Eliminating Hidden and Soft Fleet Costs
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Since the fleet management profession was in its infancy, fleet managers have needed data to maintain as efficient an operation as possible to help them find, quantify, capture, and act on the kinds of hidden and soft costs that may have vexed them. This includes data from assesing vehicle depreciation, fuel costs, and driver safety.
The acquisition, operation, and disposal of a fleet of vehicles throws off a great deal of data, which can also account for company hidden costs. Much of it has been collected from various transactions: purchase or lease of the vehicles, maintenance and repair, the purchase of fuel, and the sale of units taken out of service.
For a long time, such data was gleaned from driver expense reports (and sometimes of questionable accuracy), from receipts, from phone calls and later emails, and even word of mouth. Fleet managers scrambled to acquire, store, and view this data in a format of their own invention.
Welcome to the era of “big data.” Fleet managers have access to greater quantities of, more accurate, and more timely data than fleet managers dared to dream of as little as 15 or 20 years ago (and we’re not talking about the Stone Age of fleet management, 20 years ago was 1998).
Most fleet managers know to focus cost reduction efforts in those categories where those efforts will result in the largest return. That means the two greatest cost categories: on the fixed cost side, depreciation, and on the operating or variable cost side, fuel.
Let’s first take a look at depreciation. Most commercial fleets avail themselves of the services of a fleet management company (FMC) to acquire their vehicles. They do it either via leasing or some manner of purchase/disposal program.
There is only so much one can do on the acquisition side. Monies available for negotiation include holdback (3% of MSRP for the domestic OEMs, sometimes less for some import brands), floorplan assistance (monies provided to dealers to delay the onset of inventory finance charges), and advertising support; there can be others, but these are the most common.
But what about the back end of the life of a fleet vehicle: resale? FMCs are very good at picking up out-of-service vehicles and selling them at auction quickly. But most car veterans will tell you that there are venues beyond auctions where vehicles can be sold.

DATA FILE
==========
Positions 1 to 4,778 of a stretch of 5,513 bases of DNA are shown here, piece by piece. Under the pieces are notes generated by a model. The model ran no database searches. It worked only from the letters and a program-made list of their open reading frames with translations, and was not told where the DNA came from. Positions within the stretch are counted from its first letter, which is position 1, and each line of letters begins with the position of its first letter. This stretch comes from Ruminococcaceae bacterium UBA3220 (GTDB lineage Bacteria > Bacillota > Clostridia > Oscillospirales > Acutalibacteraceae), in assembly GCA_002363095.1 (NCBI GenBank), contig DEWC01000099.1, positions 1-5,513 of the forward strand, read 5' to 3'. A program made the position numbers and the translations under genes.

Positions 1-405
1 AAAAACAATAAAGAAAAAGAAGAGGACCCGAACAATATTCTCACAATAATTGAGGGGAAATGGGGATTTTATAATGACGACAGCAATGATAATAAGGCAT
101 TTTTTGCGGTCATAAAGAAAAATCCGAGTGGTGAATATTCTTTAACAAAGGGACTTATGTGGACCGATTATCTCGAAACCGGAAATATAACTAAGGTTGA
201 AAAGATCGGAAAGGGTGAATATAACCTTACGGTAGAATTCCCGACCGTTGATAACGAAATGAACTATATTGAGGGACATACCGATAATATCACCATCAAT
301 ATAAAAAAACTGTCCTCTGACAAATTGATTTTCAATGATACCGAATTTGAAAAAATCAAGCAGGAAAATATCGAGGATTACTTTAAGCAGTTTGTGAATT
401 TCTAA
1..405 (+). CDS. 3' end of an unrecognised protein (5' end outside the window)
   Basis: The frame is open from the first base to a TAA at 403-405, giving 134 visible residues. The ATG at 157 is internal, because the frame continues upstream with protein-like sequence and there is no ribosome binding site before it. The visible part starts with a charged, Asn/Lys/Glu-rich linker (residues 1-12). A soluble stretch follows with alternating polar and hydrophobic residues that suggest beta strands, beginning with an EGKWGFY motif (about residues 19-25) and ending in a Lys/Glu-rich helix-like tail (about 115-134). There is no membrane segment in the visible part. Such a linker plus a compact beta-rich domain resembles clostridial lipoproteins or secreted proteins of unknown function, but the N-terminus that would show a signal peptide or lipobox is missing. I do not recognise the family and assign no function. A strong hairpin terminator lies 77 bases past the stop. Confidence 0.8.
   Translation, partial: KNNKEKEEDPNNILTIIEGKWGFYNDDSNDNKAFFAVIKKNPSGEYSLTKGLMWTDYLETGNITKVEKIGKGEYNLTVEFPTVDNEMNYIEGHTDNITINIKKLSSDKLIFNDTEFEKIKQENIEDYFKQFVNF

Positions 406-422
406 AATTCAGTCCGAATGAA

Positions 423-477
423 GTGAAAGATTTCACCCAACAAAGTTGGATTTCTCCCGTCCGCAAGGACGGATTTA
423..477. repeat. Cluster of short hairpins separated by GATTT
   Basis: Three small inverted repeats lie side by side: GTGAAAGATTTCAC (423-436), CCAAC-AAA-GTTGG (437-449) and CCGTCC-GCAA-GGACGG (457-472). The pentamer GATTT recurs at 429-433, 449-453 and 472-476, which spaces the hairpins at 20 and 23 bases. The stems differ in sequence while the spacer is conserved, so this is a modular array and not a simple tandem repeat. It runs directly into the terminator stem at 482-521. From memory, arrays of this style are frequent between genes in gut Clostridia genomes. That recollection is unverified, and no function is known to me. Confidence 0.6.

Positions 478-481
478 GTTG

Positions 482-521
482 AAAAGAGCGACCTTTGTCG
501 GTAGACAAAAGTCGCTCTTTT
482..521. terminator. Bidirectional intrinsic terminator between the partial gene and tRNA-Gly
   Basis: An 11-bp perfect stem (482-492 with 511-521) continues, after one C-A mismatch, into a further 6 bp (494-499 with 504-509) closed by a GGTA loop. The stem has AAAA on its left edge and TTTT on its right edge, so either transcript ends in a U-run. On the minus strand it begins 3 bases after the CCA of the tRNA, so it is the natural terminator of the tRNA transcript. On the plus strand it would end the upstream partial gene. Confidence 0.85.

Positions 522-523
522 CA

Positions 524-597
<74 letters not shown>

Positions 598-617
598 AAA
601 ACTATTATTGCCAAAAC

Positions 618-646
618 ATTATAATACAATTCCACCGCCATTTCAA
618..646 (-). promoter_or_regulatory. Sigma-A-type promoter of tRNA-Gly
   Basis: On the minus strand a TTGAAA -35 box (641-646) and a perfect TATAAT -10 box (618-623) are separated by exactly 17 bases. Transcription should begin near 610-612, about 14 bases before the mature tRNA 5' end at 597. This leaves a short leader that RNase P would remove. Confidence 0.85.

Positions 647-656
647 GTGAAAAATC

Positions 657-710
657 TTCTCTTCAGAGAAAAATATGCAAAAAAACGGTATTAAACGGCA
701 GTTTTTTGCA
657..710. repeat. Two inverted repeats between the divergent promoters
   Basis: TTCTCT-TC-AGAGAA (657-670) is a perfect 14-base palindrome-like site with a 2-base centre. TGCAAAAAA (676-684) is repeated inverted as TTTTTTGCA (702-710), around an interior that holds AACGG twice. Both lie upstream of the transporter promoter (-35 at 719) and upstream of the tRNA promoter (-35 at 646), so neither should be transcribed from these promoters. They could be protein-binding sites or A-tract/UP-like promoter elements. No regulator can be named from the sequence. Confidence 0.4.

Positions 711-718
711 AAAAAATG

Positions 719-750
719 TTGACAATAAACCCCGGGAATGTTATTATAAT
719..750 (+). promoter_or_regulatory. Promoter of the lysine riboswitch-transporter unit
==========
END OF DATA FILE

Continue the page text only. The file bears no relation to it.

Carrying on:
There is little stopping a savvy fleet manager from exploring the use of alternatives to auctions for the sale of out-of-service vehicles. Brokers, wholesalers, consignment sales, all can contribute to maximizing resale proceeds.
Brokers have access to buyers for specific vehicles in specific markets; contractors for work trucks, college students and their parents for dependable vehicles to use while at school, distribution and delivery companies for box trucks all can help a fleet manager increase their resale proceeds, and thus decrease depreciation costs. A pickup truck will sell far better in Texas than, say, Florida, and a hybrid or other alternate fueled vehicle will get far more in California than in Wyoming.
Many companies have programs which enable drivers, and other employees, to purchase company vehicles being replaced. But very few actually market out-of-service vehicles to the larger employee (and family) market.
Rather than waiting for drivers to ask for a price, fleet managers should actively price out vehicles to drivers as soon as a replacement is ordered.
If the driver isn’t interested, place the vehicle on the company website, or other company communications venue, with pricing and PM records.
Your FMC may assist in developing a virtual used-vehicle market, which all employees can browse to find a unit that fits a need (it’s important; however, to put a fuse on the unit’s availability. If no buyer comes forward within two or four weeks of the replacement being shipped from the factory, pull it off the virtual market and sell it). Fleet managers who have a strong employee sale program can usually achieve hundreds of dollars more in resale, selling the vehicles “whole-tail,” pricing lower than an employee would find in the open retail market, but higher than auctions, wholesalers, or brokers will pay.
Certainly, the compression of the dollars between original cost and resale value begins with using the best vehicle for the application in the first place, but exploring using alternative markets, and a strong employee marketing program can help add dollars to the bottom line.
There are so many ways to use data to increase fuel efficiency and reduce fuel cost that there is scarcely space here to cover them all. We’ll highlight some of the most effective.
Reduce Excessive Idling: Why do drivers leave vehicles running? Most often, it’s for driver comfort, keeping the vehicle cool in hot weather, warm in cold. Many service and delivery fleets make stops all day long, servicing or delivering company products. A very broad estimate holds that idling uses roughly 1/5 of a gallon of fuel per hour. Doesn’t sound like much, does it. But do the math; say you have a fleet of 500 vehicles, and overall accumulate 5,000 hours of idling per year (too much? Remember that a vehicle operating 8 hours/day, for 260 working days/year will be in operation for 2,080 hours per year; 5,000 idle hours is only 10 per vehicle per year). At an average of $2.65 cents per gallon, knocking that in half will save $1,325 per year; enough to cover three or four lease payments, a set or two of tires, or maybe 33 oil changes.